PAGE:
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  • Lindsay Seers, Entangled², installation view at Turner Contemporary
    Photo David Grandorge 
  • Lindsay Seers, Entangled², film still
    Courtesy of the artist and Matt's Gallery 
  • Lindsay Seers, Entangled², installation view at Turner Contemporary
    Photo David Grandorge
  • Lindsay Seers, Entangled², installation view at Turner Contemporary
    Photo David Grandorge
Sat 7 Jul - Sun 5 Aug 2012

In a secret space at Turner Contemporary, Lindsay Seers’ new film installation Entangled² delves into a seaside past where the boundaries between people blur.

A pair of female actresses dressed as men are filmed singing on the stages of Margate’s two great entertainment venues, the Theatre Royal and the Winter Gardens. Screenings every half hour Meet at Information Desk to be guided to the secret location

Commissioned and curated by Jacqui Davies, University for the Creative Arts (School of Fine Arts) and Turner Contemporary

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Lindsay Seers’ work operates in a world where everything is connected, and not just by chance. In her new film installation for Turner Contemporary she returns, as she often does, to her family history. Seers explores her fascination with her great-great uncle’s condition Heterochromia, where different coloured eyes result from one twin subsuming the other in the womb.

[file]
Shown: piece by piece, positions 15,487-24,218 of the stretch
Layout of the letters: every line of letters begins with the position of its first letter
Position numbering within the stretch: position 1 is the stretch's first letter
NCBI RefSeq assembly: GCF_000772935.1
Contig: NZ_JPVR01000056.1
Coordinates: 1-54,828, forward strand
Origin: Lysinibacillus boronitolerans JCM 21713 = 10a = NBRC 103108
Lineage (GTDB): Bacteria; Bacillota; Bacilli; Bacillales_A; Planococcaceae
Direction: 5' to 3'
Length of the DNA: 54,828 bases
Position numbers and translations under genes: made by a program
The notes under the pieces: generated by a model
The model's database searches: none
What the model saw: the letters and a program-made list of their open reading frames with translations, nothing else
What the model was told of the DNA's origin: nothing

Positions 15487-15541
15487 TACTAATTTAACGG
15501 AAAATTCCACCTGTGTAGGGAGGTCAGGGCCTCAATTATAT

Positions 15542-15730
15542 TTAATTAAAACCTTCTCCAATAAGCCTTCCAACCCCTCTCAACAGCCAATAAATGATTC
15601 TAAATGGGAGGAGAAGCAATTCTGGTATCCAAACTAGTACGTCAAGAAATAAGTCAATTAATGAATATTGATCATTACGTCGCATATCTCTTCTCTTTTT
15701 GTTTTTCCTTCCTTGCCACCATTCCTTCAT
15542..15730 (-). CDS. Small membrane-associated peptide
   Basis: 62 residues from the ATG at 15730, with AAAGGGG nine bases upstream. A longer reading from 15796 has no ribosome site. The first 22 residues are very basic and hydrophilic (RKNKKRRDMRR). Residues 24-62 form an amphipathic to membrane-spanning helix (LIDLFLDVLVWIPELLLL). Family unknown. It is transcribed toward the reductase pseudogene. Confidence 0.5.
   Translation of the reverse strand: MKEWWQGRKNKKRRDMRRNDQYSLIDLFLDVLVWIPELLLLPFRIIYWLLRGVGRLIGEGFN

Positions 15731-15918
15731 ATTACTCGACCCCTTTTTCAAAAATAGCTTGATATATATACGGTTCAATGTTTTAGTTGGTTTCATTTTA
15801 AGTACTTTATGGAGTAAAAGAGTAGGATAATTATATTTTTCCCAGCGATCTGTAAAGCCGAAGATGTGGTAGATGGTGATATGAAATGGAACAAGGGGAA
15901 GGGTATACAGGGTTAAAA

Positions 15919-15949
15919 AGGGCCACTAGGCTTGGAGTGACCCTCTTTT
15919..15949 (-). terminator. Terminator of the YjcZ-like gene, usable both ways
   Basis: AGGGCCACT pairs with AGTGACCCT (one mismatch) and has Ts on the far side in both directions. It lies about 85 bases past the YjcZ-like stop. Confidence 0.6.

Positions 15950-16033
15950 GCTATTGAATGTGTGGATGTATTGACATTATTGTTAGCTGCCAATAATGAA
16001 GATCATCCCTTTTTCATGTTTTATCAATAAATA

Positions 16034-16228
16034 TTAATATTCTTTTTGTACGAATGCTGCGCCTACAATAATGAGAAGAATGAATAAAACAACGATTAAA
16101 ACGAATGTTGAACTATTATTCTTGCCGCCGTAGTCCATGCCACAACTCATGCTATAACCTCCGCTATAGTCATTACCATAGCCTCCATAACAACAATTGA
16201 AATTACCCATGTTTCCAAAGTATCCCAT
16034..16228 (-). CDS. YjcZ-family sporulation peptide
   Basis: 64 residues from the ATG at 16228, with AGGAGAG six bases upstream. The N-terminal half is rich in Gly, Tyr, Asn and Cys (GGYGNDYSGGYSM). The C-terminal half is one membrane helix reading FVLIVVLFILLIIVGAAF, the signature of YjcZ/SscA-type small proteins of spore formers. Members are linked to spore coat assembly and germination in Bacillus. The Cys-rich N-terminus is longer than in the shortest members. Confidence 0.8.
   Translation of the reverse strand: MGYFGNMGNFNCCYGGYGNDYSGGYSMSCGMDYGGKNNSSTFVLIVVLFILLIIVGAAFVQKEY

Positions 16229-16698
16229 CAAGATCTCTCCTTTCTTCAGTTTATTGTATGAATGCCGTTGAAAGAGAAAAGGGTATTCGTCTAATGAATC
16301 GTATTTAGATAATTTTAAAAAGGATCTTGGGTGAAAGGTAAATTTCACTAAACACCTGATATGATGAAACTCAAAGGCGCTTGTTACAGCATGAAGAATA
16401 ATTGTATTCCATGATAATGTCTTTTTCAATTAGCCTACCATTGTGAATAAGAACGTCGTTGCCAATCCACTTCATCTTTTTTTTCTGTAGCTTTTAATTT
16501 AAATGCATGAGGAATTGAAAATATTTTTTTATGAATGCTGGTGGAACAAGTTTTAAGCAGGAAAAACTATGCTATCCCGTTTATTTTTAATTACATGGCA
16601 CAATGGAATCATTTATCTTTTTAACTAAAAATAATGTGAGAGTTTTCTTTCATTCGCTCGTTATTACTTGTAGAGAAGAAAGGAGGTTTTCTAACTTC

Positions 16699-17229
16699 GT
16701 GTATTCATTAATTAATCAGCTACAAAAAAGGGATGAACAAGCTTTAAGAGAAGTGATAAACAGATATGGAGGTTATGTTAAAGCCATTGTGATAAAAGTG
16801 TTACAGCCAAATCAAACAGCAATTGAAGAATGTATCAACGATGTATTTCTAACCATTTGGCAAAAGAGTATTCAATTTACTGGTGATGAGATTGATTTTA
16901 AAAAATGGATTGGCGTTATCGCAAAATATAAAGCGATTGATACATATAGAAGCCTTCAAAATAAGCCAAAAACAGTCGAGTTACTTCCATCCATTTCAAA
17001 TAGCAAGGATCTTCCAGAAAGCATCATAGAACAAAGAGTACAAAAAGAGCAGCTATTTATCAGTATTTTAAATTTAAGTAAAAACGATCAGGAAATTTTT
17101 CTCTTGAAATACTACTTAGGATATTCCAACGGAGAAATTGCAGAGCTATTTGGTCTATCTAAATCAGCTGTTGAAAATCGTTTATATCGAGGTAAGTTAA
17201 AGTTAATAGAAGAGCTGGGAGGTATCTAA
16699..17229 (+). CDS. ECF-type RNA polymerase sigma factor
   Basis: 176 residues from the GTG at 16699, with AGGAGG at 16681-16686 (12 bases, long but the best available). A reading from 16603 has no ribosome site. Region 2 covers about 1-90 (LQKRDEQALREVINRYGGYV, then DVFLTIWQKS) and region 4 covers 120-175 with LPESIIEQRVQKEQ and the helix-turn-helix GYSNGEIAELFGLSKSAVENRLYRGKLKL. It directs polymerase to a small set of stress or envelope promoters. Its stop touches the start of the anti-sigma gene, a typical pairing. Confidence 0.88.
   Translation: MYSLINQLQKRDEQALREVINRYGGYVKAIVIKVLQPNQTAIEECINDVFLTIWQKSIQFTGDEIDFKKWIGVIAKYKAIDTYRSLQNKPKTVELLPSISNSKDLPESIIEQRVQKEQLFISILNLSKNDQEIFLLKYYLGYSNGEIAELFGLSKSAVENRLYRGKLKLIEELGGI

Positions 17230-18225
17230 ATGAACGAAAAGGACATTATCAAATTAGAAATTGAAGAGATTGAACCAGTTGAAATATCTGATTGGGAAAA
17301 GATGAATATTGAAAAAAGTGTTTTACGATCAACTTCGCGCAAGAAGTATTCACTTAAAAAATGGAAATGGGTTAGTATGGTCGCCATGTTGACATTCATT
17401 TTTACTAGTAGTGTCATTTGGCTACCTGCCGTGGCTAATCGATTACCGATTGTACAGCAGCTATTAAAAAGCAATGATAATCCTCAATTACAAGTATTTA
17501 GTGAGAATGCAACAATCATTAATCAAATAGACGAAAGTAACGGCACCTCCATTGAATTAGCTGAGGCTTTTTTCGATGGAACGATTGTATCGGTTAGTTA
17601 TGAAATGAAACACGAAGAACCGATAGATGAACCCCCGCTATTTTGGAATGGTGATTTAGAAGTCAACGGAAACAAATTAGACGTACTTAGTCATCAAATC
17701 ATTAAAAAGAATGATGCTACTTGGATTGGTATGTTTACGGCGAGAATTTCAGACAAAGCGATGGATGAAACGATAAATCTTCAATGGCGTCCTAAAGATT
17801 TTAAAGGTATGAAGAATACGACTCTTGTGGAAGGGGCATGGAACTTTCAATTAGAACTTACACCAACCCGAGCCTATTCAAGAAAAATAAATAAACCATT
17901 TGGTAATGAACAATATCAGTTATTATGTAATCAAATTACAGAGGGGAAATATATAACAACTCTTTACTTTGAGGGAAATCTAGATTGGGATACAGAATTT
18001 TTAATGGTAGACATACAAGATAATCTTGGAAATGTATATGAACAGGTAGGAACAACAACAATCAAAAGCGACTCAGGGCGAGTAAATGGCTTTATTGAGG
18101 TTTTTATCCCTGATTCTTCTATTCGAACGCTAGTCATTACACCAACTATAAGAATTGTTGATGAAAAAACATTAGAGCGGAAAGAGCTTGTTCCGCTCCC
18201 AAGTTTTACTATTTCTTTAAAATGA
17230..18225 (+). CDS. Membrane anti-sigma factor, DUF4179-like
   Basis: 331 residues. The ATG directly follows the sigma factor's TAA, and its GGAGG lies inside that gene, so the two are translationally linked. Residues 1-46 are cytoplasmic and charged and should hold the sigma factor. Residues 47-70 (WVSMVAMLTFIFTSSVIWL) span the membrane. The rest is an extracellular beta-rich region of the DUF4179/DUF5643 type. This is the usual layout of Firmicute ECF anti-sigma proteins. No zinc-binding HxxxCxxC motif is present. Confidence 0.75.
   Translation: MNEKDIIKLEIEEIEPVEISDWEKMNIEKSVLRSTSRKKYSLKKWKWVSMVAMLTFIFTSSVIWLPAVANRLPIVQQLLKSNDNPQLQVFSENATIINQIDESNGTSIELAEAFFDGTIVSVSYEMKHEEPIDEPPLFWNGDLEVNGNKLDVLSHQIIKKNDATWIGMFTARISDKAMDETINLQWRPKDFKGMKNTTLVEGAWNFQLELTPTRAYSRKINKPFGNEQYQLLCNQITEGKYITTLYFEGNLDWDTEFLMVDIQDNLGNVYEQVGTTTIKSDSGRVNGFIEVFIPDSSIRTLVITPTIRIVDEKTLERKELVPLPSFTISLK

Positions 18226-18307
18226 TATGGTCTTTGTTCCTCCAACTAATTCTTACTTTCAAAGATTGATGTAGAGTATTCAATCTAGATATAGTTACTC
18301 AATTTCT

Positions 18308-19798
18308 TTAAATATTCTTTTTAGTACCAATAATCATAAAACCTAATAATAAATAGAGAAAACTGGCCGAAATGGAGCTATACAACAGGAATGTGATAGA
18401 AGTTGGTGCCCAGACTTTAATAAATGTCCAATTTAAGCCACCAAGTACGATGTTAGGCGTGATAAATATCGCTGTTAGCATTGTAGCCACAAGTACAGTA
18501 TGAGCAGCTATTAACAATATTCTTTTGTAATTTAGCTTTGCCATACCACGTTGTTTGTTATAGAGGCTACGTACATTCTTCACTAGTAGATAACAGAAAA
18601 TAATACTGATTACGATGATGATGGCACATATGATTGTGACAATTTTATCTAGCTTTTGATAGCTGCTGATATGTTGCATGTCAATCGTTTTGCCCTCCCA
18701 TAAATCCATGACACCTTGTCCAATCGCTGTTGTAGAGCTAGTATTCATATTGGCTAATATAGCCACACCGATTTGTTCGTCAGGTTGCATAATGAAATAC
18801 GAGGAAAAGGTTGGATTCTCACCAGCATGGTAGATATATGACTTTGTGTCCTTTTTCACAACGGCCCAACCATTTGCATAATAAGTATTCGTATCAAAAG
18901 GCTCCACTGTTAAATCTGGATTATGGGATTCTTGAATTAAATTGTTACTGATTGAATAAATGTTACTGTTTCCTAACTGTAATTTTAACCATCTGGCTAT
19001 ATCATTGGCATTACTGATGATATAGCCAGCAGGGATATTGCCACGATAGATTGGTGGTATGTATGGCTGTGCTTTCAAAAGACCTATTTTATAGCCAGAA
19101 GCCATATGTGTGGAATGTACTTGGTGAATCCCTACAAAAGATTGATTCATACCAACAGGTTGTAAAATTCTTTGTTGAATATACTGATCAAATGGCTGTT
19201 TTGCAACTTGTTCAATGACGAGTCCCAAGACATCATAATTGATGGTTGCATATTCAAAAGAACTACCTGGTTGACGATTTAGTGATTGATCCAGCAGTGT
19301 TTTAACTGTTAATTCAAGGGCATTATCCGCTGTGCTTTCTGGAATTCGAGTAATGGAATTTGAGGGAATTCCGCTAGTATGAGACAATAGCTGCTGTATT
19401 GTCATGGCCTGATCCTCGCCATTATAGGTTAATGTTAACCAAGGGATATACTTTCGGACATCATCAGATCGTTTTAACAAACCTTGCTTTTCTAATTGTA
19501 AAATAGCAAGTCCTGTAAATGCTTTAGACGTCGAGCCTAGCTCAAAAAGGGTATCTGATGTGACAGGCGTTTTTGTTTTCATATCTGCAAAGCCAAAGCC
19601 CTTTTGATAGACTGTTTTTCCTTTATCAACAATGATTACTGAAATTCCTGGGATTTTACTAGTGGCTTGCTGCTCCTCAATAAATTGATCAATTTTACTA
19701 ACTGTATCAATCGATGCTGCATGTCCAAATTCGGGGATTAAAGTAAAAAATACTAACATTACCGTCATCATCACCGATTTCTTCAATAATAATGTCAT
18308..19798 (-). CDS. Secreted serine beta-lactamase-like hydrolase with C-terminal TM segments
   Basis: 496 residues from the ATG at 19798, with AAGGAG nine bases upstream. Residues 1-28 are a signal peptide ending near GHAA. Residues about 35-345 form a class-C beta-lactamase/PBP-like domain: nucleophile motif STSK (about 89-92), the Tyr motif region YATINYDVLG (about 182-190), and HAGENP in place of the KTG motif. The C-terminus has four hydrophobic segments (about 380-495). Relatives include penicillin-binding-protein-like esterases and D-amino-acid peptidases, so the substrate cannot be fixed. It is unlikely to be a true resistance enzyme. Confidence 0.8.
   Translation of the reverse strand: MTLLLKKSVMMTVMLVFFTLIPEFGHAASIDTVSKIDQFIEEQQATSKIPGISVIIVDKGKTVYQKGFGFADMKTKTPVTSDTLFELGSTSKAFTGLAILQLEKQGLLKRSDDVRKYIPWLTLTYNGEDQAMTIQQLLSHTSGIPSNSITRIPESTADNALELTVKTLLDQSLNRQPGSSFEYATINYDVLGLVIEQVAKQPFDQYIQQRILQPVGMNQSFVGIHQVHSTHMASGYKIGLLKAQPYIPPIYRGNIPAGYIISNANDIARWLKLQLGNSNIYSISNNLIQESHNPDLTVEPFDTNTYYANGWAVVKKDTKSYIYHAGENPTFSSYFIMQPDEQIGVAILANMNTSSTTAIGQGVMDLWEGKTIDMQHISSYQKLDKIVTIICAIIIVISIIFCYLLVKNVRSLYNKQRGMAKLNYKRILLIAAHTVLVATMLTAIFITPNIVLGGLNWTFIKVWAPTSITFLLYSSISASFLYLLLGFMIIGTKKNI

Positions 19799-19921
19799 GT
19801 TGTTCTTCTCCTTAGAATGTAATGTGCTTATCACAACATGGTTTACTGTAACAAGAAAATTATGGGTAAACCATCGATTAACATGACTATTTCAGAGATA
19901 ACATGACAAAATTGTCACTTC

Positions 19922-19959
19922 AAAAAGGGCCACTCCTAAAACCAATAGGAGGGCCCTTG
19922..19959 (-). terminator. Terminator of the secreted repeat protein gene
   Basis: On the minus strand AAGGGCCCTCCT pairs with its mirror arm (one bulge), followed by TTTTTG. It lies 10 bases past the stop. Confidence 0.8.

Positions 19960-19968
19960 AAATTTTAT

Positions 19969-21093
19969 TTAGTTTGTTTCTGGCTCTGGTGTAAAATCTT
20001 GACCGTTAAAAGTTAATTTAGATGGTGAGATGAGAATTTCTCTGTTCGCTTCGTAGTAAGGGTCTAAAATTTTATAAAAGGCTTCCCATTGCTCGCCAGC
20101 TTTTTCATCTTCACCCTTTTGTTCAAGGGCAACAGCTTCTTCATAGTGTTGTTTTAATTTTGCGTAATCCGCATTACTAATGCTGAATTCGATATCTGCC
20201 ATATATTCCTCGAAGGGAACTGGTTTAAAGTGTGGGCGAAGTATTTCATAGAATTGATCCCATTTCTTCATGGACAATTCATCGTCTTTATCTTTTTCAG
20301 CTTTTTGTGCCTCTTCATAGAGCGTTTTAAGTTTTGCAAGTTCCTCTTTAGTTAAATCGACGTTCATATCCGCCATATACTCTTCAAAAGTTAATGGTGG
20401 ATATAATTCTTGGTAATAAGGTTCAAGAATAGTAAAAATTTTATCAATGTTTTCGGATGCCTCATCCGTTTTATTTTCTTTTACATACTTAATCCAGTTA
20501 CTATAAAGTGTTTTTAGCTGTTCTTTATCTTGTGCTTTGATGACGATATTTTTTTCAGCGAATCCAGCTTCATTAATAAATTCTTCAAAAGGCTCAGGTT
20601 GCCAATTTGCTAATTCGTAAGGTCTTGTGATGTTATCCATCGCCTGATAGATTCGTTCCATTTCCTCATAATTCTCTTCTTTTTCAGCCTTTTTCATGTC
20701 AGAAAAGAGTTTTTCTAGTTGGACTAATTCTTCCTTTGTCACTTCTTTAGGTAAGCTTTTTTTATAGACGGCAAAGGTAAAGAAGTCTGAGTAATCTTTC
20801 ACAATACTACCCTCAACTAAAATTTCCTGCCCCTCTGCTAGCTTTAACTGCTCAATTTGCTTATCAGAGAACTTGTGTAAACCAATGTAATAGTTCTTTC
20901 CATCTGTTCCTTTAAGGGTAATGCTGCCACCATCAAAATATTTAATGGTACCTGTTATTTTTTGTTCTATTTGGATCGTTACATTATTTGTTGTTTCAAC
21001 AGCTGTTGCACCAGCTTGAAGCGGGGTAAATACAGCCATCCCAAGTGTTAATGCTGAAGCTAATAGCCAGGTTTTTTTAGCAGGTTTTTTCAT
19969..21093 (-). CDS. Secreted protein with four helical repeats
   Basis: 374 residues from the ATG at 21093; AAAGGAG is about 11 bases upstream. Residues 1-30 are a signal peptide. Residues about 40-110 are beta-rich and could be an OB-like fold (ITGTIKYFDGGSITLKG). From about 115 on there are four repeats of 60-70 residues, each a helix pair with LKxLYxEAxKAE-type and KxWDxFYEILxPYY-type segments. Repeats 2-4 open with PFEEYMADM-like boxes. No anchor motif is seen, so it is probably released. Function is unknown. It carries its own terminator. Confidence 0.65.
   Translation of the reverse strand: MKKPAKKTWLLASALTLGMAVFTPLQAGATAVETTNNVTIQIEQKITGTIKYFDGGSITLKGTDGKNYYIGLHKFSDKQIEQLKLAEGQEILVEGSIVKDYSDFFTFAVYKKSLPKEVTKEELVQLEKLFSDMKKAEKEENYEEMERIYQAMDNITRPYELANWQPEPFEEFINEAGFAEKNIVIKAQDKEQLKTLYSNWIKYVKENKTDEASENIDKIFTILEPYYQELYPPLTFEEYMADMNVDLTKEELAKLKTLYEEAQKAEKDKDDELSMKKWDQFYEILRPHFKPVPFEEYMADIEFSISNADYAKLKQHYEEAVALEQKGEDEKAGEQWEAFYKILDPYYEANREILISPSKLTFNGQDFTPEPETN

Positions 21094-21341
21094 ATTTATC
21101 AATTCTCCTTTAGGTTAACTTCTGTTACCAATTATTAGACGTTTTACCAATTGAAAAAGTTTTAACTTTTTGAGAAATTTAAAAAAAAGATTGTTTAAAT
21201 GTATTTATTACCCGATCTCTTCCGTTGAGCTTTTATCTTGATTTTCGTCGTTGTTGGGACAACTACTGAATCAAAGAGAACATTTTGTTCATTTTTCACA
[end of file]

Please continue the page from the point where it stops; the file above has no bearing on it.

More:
Her uncle’s biography has inspired previous works such as Monocular, 2011, and an on-going project in Zanzibar, where he was stationed as a seaman. Coincidentally, Seers’ uncle grew up in the same time and village as the entertainer Vesta Tilley. Tilley adopted male personas throughout her career in the British music hall during the early 20th century, dressing as a dandy or a sailor and singing to the ladies. The characters of Tilley and Hetty King, another important historical male impersonator, sent Seers off on a journey involving a chance meeting with one of the singers who appears in Entangled². The singer left a career in opera to perform as Tilley and King, an experience he narrates in the film.

Seers’ research about Margate drew her to the Theatre Royal and Winter Gardens, two great entertainment venues bound up in the town's cultural identity and history; she discovered that Tilley and King had appeared in both theatres. Seers develops these stories into a highly personal narrative, drawing on her interest in philosophy, science, and cinematic and photographic technologies.

She films the opera singer and her ‘double’ on stage in the theatres’ magnificent surrounds, bringing the acts of Tilley and King back to town. Images appear projected onto two floating spheres, where mesmerising visions of doubled identities and subtle difference, witty coincidences and surprising animations, combine with a haunting soundtrack.

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